4. Ernest Albert Tilley (1884-1969)

Main Street, Middleton

Main Street, Middleton (about 1904)

Ernest Albert Tilley (usually known by his middle name) was born on February 28th 1884. In the closing months of 1907 he married Gertrude Claypole, the daughter of Joseph Claypole and Elizabeth Jarvis and fourth cousin to Mary Elizabeth's husband Tom Claypole. She had been born in the hamlet of Middleton on January 30th 1886. After their wedding, they settled into a property on Main Street in Middleton. Ernest Albert became a labourer at a steel works. Between 1909 and 1921 they had six children (2 boys and four girls). Their youngest son, Harry, married Freda Kemp and had twin sons immediately after the end of the second World War. Ernest died in the village in 1969; Gertrude nine years later in the early spring of 1978.

Old map: Middleton 1902.
Old map: Cottingham 1886.

Maps of Middleton (1902) and Cottingham (1886) showing variations of street names and places of interest

Continued in column 2...

Page added: July 1st 2019
Last update: August 19th 2019

John James Tilley and Clara White (Continued)

5. Sarah Louisa Tilley (1886-1977)

Workers at the Cottingham Clothing Factory

Factory workers 1899

Their second daughter, Sarah Louisa Tilley (often recorded in documentation by her middle name) was born on May 28th 1866. Like her older sister before her, she was employed as a tailoress in the Wallis and Linnell factory. In the spring of 1909, she married John Coles, the son of Charles Coles and Elizabeth Jarvis. This Elizabeth was the aunt of Gertrude Claypole's mother of the same name. John worked as a blast furnaceman. In 1911, with the first two of their infant sons (John and Alexander James) they were living in a house in Chamberlain's Yard, part of Church Street. Three doors away lived 66 year old widow Alice Claypole, earning her living as a charwoman. As Alice Baker she had married Thomas Bellamy Claypole, the uncle of Tom and third cousin of Gertrude, in August 1867.

After the first World War, the couple moved to Wilbarston near Market Harborough. In total they had 11 children and six were still at home in 1939. John died in the winter of 1953; Sarah Louisa in early 1977.

6. Sidney Thomas Tilley (1889-1963)

Next son, Sidney Thomas Tilley was born in the early months of 1889. From a fairly early age he appears to have been destined for the military. His first engagement about 1906 was with the 2nd Battalion, the Leicestershire Regiment where he became Private 7815. The 1911 census found him stationed at Fort St George in Madra, India. At the outbreak of the first World War the battalion was moved back to Europe. It served on the Western Front in 1914 and 1915, the date of Sidney's entry with the Battalion into that Theatre of War was October 12th 1914. This was followed sometime later by his transfer to the Somerset Light Infantry where he was Private 37465. By 1915 he had been moved again, this time to the 1st Garrison Battalion of the Sherwood Foresters (Nottinghamshire and Derbyshire Regiment) where he was stationed in Lichfield, Staffordshire.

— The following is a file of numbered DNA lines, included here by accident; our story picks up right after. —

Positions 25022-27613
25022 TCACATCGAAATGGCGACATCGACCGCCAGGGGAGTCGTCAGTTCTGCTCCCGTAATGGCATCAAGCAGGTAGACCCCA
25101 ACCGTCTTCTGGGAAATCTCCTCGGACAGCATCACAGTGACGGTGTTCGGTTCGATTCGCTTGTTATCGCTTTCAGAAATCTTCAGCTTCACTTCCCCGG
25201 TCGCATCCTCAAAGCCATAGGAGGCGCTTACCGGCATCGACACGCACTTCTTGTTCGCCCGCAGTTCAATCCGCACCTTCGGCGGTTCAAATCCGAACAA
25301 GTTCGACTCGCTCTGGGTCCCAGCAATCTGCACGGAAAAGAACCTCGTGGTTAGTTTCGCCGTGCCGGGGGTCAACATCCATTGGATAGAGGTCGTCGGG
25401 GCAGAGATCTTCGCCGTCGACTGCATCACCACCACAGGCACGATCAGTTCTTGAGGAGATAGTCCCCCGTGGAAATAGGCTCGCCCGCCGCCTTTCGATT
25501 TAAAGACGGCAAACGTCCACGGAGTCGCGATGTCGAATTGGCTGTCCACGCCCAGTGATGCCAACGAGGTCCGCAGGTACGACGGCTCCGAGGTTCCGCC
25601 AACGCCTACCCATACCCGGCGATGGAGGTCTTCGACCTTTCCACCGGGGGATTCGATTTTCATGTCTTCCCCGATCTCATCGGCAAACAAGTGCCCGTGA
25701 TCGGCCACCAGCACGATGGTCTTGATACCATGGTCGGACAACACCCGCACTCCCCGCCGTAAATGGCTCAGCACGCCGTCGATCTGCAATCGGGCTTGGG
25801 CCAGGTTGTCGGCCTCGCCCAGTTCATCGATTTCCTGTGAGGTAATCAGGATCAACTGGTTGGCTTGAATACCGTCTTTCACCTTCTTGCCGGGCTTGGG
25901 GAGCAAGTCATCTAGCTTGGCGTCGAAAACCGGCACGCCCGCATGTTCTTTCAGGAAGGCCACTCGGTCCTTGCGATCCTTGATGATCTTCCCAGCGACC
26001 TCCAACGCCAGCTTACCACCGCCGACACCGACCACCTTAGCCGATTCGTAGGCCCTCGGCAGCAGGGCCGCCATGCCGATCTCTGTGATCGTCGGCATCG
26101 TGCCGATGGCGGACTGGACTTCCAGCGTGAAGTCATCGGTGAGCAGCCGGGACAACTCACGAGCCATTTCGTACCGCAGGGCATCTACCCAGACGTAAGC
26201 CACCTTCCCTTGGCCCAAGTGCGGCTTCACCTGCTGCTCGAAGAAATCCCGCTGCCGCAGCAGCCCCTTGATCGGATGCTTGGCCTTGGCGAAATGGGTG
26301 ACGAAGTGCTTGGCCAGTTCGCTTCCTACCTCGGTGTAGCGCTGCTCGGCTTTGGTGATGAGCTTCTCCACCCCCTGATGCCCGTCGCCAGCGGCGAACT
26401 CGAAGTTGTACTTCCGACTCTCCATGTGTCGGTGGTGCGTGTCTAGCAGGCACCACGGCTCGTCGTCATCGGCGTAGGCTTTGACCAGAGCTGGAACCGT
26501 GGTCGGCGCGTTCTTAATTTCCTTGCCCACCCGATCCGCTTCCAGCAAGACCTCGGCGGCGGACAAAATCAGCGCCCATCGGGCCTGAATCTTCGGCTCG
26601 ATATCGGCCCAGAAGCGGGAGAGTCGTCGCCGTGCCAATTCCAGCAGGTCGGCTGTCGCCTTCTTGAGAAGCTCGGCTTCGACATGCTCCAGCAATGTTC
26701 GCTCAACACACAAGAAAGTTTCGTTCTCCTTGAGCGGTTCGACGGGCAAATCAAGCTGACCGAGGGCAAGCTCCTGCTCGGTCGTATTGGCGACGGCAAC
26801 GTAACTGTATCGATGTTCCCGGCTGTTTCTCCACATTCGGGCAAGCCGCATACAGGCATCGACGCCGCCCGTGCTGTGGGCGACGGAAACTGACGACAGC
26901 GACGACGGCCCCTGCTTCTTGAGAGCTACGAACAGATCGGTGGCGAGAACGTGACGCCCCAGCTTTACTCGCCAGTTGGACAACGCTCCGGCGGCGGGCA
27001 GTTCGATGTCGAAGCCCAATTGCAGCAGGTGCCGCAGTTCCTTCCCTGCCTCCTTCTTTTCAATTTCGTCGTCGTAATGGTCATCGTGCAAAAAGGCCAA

Holy Trinity

Holy Trinity Church, Hull (9)

On August 15th 1915, whilst still in uniform, he married Clara, the daughter of porter Tom Davidson and his wife Harriet, at Holy Trinity Church, Hull, East Yorkshire. In the early 1920s their registered address was 14 Vine Terrace (off Barnsley Street) in the Sculcoates district of Hull. Sidney's occupation on several documents is described as "bacon washer and roller". The couple had two sons and two daughters.

Their first child Sydney Thomas was born at Clara's parents' home in Vicar Lane, Hull on April 9th 1916. First daughter Nellie was born on July 11th 1920, presumably on a visit to the family in Cottingham (her birth was registered in Kettering). Next born daughter arrived in the early months of 1922. The tragedy struck the family when Clara became pregnant for the fourth time. She went into labour in the latter part of the year. A son Fred was born in the first week of November but mother and son died within days of one another. Clara died on December 17th 1924 with a diagnosis of cerebral paralysis (10) (a possible post partum complication of eclampsia). Seven week old Fred died of gastroenteritis and exhaustion on December 22nd. They were both buried in the Hedon Road Cemetery, Hull.

Sidney remained alone in Vine Terrace for the next two years. He then married again at Sculcoates Register Office to Elsie Kirkham Sharpe who was born in Hull on November 17th 1892. They had one daughter, Elsie, in 1931. Sidney is absent from the 1939 Directory records but Elsie was at home with stepdaughter Nellie and Elsie. Nellie subsequently married Leslie Coppins in the Eastry District of Kent in 1941. By 1960 the couple had moved to 2 Edinburgh Street in Hull. Sidney died in Hull on Christmas Day 1963 and was buried in Hedon Road Cemetery on December 30th 1963 in the same plot as Clara. Elsie Kirkham Tilley died towards the end of 1982.